Big Telecoms with Questionable Motives are Starting VPN Services

We are in a world where everyone is trying to get a hold of your information. Corporations and governments want to know what you’re buying, what you’re saying, and essentially what you’re thinking. The world is waking up to the Internet’s privacy problem, and an arms race has started between groups trying to harvest your … Continue reading “Big Telecoms with Questionable Motives are Starting VPN Services”

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  • Aug 4, 2018
  • Glyn Moody
  • Governments, Net Neutrality, Networking, News, Privacy, Security,

Dedicated first responder network raises privacy, transparency and net neutrality issues

Providing first responders such as the police, fire services and paramedics with the best available technology makes sense. Lives can be saved and disasters averted if action is taken as promptly as possible, and key information shared widely among relevant personnel. But as previous posts on Privacy News Online have noted, the enhanced capabilities of … Continue reading “Dedicated first responder network raises privacy, transparency and net neutrality issues”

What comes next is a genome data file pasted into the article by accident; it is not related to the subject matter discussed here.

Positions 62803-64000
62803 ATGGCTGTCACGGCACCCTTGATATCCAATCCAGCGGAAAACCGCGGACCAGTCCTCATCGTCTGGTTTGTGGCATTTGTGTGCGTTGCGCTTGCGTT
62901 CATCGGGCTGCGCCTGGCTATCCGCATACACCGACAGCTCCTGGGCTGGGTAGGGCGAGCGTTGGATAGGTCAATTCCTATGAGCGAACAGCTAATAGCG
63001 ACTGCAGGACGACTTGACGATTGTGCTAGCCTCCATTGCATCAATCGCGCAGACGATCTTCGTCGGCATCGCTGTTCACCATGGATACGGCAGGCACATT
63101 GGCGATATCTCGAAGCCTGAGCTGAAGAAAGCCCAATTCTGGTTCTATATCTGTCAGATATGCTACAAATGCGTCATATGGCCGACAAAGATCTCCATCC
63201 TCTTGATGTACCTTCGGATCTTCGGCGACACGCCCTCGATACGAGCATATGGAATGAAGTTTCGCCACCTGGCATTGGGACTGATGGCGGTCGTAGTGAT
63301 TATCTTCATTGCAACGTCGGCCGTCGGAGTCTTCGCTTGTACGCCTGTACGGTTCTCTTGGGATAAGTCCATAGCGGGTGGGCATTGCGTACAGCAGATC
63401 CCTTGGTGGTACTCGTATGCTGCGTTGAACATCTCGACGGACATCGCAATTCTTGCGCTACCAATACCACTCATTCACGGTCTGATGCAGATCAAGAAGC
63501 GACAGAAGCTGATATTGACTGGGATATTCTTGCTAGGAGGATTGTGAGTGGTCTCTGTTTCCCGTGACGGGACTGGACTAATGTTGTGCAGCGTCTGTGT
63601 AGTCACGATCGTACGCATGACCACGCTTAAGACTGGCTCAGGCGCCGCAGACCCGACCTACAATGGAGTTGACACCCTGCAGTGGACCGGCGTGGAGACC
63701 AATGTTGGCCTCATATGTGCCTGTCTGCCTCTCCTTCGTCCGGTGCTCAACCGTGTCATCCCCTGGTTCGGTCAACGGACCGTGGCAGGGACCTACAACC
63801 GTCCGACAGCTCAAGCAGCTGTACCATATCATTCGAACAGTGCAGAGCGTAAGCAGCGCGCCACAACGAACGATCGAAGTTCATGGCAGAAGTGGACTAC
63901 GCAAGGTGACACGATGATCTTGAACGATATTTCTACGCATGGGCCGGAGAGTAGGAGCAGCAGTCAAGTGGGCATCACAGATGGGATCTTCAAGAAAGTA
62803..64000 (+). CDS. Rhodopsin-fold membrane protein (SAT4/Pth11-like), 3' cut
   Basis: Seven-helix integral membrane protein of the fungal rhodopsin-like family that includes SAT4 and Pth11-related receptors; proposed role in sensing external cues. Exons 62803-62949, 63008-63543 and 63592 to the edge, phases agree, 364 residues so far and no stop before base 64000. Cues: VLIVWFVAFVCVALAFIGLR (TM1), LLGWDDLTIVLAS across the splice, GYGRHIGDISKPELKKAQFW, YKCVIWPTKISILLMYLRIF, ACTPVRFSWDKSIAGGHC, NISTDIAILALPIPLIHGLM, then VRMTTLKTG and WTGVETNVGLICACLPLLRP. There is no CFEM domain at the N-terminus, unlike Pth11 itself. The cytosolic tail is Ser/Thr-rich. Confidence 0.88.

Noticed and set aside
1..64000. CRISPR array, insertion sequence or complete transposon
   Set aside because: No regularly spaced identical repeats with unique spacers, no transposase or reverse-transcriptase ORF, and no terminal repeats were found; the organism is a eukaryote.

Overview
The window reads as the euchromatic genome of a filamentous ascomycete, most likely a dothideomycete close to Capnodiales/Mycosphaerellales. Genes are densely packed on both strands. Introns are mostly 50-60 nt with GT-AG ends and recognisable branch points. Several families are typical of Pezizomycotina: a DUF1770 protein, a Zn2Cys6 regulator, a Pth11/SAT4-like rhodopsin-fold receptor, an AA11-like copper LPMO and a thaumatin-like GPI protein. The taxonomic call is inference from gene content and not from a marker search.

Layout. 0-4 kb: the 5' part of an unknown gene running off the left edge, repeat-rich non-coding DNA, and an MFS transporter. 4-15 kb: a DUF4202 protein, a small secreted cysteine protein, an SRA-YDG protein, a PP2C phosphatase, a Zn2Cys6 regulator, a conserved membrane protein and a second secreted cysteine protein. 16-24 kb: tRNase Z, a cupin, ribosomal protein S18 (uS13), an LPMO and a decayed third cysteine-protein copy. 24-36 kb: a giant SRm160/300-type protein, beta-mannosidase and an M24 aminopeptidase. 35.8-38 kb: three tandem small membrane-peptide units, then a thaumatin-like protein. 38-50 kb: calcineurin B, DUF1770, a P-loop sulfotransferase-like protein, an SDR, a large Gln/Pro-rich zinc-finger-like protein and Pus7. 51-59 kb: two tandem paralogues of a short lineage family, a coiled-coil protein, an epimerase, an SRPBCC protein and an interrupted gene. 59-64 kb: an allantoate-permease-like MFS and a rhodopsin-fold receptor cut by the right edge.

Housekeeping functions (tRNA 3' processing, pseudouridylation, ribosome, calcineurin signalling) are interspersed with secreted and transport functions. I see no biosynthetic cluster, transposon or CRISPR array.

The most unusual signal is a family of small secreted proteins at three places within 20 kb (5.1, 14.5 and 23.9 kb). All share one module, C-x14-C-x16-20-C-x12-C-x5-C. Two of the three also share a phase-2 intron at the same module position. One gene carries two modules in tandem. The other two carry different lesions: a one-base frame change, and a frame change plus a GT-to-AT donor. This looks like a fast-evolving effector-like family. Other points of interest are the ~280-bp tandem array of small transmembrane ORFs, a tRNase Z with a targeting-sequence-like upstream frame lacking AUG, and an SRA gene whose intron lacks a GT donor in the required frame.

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When the threat is in your home: Online privacy, security and domestic violence

As digital citizens, we often think about how to secure our internet activity and communications from external sources, including Internet Service Providers, governments, and malicious hackers.  For some, including journalists and dissidents, maintaining privacy and security from third parties is an essential part of protecting their lives and liberty, and breaches can have dire consequences.  However, … Continue reading “When the threat is in your home: Online privacy, security and domestic violence”

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  • Jul 28, 2018
  • Glyn Moody
  • News, Open Source, Privacy, Programming, Security,

Why Gmail’s new “confidential mode” is not so great for privacy, and potentially awful for the open Web

Gmail is used by well over a billion people worldwide, making it one of the most important online services. Google has recently started rolling out a new design that includes novel features. One of the most interesting of these is the so-called “confidential mode”. At first sight, that sounds like good news for privacy: “With … Continue reading “Why Gmail’s new “confidential mode” is not so great for privacy, and potentially awful for the open Web”

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Performing Ethical Hacking Through a VPN Service for a Full Attack Simulation

A major difficulty in defending against attackers and performing accurate attribution, lies in the fact that threat actors often route their traffic through the proverbial seven proxies. Defenders often spend many hours determining the source of malicious traffic, only to find that the attacker has compromised the web server of an unrelated victim somewhere on … Continue reading “Performing Ethical Hacking Through a VPN Service for a Full Attack Simulation”